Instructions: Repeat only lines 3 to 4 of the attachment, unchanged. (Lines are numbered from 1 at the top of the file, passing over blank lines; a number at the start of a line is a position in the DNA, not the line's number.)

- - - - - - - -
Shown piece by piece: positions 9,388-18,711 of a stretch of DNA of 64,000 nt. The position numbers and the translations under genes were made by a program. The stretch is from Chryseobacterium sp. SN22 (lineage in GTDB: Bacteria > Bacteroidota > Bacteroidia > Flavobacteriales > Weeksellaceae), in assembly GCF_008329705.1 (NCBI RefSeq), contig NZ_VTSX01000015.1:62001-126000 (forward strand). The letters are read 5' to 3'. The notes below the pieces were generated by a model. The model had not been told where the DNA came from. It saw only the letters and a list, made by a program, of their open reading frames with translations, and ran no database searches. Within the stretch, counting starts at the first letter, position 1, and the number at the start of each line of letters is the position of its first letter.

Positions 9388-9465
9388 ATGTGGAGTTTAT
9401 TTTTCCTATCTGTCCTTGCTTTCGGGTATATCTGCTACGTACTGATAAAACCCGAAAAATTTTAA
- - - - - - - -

9388 ATGTGGAGTTTAT
9401 TTTTCCTATCTGTCCTTGCTTTCGGGTATATCTGCTACGTACTGATAAAACCCGAAAAATTTTAA